It can be tricky when you’re late to the party. Feverishly hyped in horror circles since its announcement, and one of the most talked-about films at the horror festivals in 2016, The Void has been on my radar for a good length of time, and all the signs indicated that it was something very much up my street. Publicity emphasised heavy use of old-fashioned practical SFX in favour of CGI, and a vision of otherworldly terror that drew heavily on HP Lovecraft, Clive Barker, Lucio Fulci, but at the same time reached out to do something new. Naturally, I went in with very high hopes… so when I say now that The Void is, well, just alright, it feels like a devastating blow. It really shouldn’t be at all, as this is not in any way, shape or form a bad film; it’s just nowhere near as great as I’d been hoping it would be, with far fewer surprises in store.

Perhaps I shouldn’t have gone in with such expectations, given that I seem to be among the few to have not been overly taken with Father’s Day and Manborg, the earlier films from the Astron-6 team of Steven Kostanski, Jeremy Gillespie and co. Still, The Void is not credited as an Astron-6 movie, and marks a step in a more dramatic direction for the filmmakers, so this was enough to warrant curiosity. However, whilst a great deal of mystery was suggested by the early images of faceless hooded figures marked with triangles, and hints of Lovecraftian tentacles bursting forth, in truth The Void is actually pretty easy to sum up, framed around a basic plot set-up we’ve seen innumerable times before.

In a nutshell, it’s Assault on Precinct 13 meets Event Horizon, with a soupcon of The Thing thrown into the mix. Rather than an LA police station in the process of closing down, our setting here is a backwoods hospital running on minimal staff as it’s in the middle of nowhere and no one expects anything to happen. Big mistake, obviously, as the local Sheriff Daniel Carter (Aaron Poole) brings in a wounded stranger he found on a largely deserted country road in the dead of night, forcing an uncomfortable tête-à-tête with his estranged wife Allison (Kathleen Munroe), the chief doctor in the graveyard shift. Of course, if things are tense to begin with, that’s nothing compared to how they get when the gun-toting Mitchell (Daniel Feathers) bursts in with intent to kill the mysterious stranger; and then there’s the small matter of a mob of white-robed figures suddenly appearing outside the hospital, making it clear they mean to kill anyone who tries to get out. And then things inside the hospital only get weirder, with certain human bodies doing things they’re really not supposed to do. 

Once again, if I can get past the fact that I was expecting a little more, I may concede that there really isn’t anything ostensibly wrong with this set-up. The Void was clearly always intended to evoke the spirit of many of the best-loved horror movies of the 1980s, and there’s no denying it achieves this, happily without an excess of camp retroisms (although, as with the likes of Stranger Things and It Follows, I think we’ve reached a point where retro homages have outgrown the affectations of Grindhouse; and that seems natural enough, given the Tarantino/Rodriguez collaboration was now a full decade ago). Of course, one of the key movies I mentioned earlier was not a product of the 1980s, and that’s Event Horizon, the 1997 sci-fi horror made by Paul Anderson before he added the W.S (and almost certainly his best film to this day, not that this is saying too much). The thing is, whilst the cosmic/demonic threat facing our ensemble is often slimy, tentacled and misshapen with nasty big pointy teeth, it also has a bit of a tendency to feed on the deepest innermost anxieties of its prey, forcing them to relive traumatic moments from their past, much as happened to Anderson’s unfortunate astronauts. I suppose this may in theory result in rich character-based drama which should up the stakes, but to my mind these sequences are far less interesting than the gruesome and surreal practical make-up horror which the whole endeavour was largely sold on.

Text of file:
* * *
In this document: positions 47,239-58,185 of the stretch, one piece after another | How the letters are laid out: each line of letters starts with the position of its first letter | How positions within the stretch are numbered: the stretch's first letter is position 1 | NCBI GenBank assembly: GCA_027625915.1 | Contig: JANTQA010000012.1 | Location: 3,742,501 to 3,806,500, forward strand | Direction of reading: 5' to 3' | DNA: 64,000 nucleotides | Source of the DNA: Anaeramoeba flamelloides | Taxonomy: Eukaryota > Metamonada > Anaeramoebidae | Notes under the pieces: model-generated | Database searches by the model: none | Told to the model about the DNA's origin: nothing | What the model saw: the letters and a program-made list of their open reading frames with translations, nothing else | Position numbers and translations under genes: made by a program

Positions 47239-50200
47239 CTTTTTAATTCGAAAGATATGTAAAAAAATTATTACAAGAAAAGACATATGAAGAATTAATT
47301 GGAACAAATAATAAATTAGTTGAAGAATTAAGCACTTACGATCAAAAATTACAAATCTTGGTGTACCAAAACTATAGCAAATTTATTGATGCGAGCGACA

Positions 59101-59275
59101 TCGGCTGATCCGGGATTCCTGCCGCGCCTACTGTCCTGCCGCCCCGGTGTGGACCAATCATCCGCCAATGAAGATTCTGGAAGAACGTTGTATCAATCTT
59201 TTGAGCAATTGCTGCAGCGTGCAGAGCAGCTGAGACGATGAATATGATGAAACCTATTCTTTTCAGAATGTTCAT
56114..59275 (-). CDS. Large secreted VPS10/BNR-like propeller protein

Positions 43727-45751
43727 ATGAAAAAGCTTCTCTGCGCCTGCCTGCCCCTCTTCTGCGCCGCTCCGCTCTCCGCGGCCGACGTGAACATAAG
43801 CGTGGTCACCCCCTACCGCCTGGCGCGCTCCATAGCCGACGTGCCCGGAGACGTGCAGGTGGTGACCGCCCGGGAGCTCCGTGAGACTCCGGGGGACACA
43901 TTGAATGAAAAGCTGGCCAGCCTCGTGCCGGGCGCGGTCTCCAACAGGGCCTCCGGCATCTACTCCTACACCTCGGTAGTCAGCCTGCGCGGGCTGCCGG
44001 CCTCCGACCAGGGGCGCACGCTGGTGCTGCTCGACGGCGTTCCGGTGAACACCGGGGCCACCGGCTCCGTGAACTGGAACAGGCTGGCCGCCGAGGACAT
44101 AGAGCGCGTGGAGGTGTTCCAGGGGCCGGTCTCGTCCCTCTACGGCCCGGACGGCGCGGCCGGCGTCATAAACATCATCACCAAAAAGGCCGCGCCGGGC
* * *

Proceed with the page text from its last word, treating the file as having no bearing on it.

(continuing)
Don’t get me wrong; I realise it’s weak to suggest a film is flawed simply because it isn’t what I wanted it to be, but I really do feel The Void had the potential to be so much more than it wound up being. In any case, I’m certainly not about to claim it doesn’t have its strengths. The performances are strong across the board, it’s tense and atmospheric in places, and the whole thing looks and sounds great, boasting a number of very striking and memorable images, particularly in the more tripping balls cosmic sequences. It’s just a shame that the human element of the film, to which the bulk of the running time is given, feels more than a little pedestrian by comparison.

The Void is released to US theatres and VOD on April 7th from Screen Media Films, whilst it comes to UK Blu-ray on 24th April from Signature Entertainment.

 

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